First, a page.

It was followed by a 1941 remake, directed by Leslie Arliss. He co-wrote several plays with The Farmer's Wife and Yellow Sands. Eden is best known as the author of many novels and poems about Dartmoor, his Dartmoor cycle of 18 novels and two volumes of short stories still has many avid readers despite the fact that many titles are out of print. Philpotts wrote a series of novels, each set against the background of a different trade or industry. Titles include: Brunel's Storm in a Teacup. Among his other works is The Grey Room, the plot of, centered on a haunted room in an English manor house, he wrote a number of other mystery novels, both under his own name and the pseudonym Harrington Hext. These include: The Thing at Their Heels, The Red Redmaynes, The Monster, The Clue from the Stars, The Captain's Curio; the Human Boy was a collection of schoolboy stories in the same genre as Rudyard Kipling's Stalky & Co. though different in mood and style. Late in his long writing career he wrote a few books of interest to science fiction and fantasy readers, the most noteworthy being Saurus, which involves an alien reptilian observing human life.
Eric Partridge praised the impact of his dialect writing. Three plays: The shadows. Comprising "The Human Boy," "The Human Boy Again," "The Human Boy and the War," "The Human Boy's Diary," "From the Angle of Seventeen," Etc. West Country Plays The Book of Avis: A Trilogy Comprising Bred in the Bone, Witch's Cauldron, A Shadow Passes Day, Kenneth F.. Eden Phillpotts on Dartmoor. Newton Abbot: David & Charles. ISBN 978-0-7153-8118-2; the New Cambridge Bibliography of English Literature, George Watson, Ian R. Willison CUP Archive, 1987 Wikilivres has original media or text related to this article: Eden Phillpotts Works by Eden Phillpotts at Project Gutenberg Works by Eden Phillpotts at Faded Page Works by or about Eden Phillpotts at Internet Archive Works by Eden Phillpotts at LibriVox Eden Phillpotts at the Internet Speculative Fiction Database Eden Phillpotts papers, MSS 1458 at L. Tom Perry Special Collections, Brigham Young University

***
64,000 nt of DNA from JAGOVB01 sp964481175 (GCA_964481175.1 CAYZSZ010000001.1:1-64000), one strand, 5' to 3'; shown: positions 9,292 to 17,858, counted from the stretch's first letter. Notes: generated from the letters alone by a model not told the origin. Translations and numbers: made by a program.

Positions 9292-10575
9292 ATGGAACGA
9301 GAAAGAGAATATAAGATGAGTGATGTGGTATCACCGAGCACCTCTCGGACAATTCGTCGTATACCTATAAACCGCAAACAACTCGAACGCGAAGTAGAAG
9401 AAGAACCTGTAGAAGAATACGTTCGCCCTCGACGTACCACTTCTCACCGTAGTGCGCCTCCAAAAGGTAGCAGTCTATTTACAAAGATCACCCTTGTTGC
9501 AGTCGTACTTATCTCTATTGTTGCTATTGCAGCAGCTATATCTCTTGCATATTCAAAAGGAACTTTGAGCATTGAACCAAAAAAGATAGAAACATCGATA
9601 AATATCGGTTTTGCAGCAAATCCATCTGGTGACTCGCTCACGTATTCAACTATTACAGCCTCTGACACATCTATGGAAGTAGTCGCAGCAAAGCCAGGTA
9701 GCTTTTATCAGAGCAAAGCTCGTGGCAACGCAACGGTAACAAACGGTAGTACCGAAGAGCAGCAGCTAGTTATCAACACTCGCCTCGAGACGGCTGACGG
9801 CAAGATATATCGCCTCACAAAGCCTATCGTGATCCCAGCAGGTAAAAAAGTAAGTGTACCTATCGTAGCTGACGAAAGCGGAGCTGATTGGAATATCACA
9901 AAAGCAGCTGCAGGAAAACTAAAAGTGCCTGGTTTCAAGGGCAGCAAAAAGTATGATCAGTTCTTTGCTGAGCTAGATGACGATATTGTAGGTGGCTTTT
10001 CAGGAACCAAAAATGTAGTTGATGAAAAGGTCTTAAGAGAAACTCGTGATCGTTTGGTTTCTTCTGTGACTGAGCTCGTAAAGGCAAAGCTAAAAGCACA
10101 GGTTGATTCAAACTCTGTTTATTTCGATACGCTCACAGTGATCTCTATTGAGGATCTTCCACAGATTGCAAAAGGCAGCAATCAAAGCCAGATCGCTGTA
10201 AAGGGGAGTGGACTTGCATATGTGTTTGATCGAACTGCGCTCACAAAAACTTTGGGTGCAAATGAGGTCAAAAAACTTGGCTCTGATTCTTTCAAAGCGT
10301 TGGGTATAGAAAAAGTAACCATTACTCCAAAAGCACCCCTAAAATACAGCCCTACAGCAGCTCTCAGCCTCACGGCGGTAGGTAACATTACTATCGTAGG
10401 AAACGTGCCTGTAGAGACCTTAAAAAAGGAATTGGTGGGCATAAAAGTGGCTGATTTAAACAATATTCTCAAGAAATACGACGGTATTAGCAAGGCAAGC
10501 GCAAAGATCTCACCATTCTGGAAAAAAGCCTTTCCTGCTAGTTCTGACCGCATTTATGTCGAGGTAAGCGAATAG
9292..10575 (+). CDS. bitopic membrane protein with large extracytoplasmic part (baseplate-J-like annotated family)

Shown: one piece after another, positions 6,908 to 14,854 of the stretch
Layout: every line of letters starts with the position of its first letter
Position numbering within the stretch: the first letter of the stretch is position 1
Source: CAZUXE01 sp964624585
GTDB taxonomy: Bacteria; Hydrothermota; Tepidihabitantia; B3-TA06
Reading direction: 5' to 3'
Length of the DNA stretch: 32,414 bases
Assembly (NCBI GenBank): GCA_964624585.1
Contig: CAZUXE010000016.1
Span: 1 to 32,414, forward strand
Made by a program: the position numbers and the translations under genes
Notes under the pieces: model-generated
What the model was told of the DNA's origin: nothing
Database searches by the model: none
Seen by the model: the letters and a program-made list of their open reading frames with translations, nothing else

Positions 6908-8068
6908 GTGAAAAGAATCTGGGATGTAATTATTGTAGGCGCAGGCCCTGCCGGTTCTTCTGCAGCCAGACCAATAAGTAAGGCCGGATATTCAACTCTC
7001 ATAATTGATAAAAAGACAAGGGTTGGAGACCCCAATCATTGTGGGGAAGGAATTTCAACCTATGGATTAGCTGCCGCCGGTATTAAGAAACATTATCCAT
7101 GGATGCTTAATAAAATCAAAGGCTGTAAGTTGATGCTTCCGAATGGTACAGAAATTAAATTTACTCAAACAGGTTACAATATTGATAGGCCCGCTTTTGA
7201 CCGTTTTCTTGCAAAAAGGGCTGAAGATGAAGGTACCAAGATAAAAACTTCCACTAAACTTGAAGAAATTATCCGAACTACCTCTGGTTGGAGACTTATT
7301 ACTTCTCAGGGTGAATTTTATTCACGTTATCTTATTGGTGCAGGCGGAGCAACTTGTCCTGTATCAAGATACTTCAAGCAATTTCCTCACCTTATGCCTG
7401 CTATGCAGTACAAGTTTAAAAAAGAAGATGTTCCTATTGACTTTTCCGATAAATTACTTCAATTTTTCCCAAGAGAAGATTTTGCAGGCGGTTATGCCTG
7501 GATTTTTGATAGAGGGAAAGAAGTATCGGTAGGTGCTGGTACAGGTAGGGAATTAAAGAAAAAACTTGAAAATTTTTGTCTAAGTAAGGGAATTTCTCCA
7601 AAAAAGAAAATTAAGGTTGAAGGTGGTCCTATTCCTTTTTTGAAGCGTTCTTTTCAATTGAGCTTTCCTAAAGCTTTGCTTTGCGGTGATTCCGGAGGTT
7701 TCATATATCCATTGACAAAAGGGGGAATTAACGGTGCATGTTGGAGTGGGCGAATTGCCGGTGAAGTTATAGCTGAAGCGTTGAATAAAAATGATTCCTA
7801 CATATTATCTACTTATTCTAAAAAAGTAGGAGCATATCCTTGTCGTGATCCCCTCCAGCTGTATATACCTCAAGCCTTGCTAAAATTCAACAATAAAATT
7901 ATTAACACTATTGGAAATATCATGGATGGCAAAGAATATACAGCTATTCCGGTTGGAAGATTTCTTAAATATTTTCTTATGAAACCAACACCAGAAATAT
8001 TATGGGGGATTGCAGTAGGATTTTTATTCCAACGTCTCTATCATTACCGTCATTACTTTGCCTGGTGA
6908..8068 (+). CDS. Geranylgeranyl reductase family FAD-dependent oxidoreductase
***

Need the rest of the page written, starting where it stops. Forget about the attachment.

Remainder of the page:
Dartmoor is a moor in southern Devon, England. Protected by National Park status as Dartmoor National Park, it covers 954 km2; the granite which forms the uplands dates from the Carboniferous Period of geological history. The moorland is capped with many exposed granite hilltops known as tors, providing habitats for Dartmoor wildlife; the highest point is 621 m above sea level. The entire area is rich in antiquities and archaeology. Dartmoor is managed by the Dartmoor National Park Authority, whose 22 members are drawn from Devon County Council, local district councils and Government. Parts of Dartmoor have been used as military firing ranges for over 200 years; the public is granted extensive land access rights on Dartmoor and it is a popular tourist destination. Dartmoor includes the largest area of granite in Britain, with about 625 km2 at the surface, though most of it is under superficial peat deposits; the granite was intruded at depth as a pluton into the surrounding sedimentary rocks during the Carboniferous period about 309 million years ago.